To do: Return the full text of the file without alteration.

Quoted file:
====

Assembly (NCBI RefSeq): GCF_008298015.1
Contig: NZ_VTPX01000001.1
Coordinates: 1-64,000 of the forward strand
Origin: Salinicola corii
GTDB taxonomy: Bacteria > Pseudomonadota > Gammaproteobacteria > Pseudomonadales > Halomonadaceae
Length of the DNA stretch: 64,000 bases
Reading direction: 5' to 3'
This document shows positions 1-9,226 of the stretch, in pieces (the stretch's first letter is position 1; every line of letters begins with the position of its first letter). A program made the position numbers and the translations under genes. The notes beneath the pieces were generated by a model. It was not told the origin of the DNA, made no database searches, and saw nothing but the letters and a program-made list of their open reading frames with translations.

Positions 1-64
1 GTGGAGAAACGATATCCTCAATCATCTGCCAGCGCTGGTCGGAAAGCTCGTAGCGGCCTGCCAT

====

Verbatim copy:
Assembly (NCBI RefSeq): GCF_008298015.1
Contig: NZ_VTPX01000001.1
Coordinates: 1-64,000 of the forward strand
Origin: Salinicola corii
GTDB taxonomy: Bacteria > Pseudomonadota > Gammaproteobacteria > Pseudomonadales > Halomonadaceae
Length of the DNA stretch: 64,000 bases
Reading direction: 5' to 3'
This document shows positions 1-9,226 of the stretch, in pieces (the stretch's first letter is position 1; every line of letters begins with the position of its first letter). A program made the position numbers and the translations under genes. The notes beneath the pieces were generated by a model. It was not told the origin of the DNA, made no database searches, and saw nothing but the letters and a program-made list of their open reading frames with translations.

Positions 1-64
1 GTGGAGAAACGATATCCTCAATCATCTGCCAGCGCTGGTCGGAAAGCTCGTAGCGGCCTGCCAT